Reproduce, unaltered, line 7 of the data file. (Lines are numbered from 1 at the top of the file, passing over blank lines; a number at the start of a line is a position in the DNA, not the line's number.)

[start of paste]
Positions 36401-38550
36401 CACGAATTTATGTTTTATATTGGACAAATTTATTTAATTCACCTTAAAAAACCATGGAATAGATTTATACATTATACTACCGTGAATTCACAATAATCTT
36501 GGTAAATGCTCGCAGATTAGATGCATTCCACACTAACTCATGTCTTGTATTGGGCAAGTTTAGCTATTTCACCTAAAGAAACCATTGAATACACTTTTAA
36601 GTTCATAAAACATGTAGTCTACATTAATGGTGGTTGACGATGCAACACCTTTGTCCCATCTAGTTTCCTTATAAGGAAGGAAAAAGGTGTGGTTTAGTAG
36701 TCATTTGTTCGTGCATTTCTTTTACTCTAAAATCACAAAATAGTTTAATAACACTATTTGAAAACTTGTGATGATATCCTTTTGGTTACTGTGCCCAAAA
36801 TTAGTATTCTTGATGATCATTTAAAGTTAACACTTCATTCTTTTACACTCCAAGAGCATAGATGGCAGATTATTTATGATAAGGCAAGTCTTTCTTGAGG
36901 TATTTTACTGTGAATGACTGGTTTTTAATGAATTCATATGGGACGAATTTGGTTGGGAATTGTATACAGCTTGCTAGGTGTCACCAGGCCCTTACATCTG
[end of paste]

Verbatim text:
36901 TATTTTACTGTGAATGACTGGTTTTTAATGAATTCATATGGGACGAATTTGGTTGGGAATTGTATACAGCTTGCTAGGTGTCACCAGGCCCTTACATCTG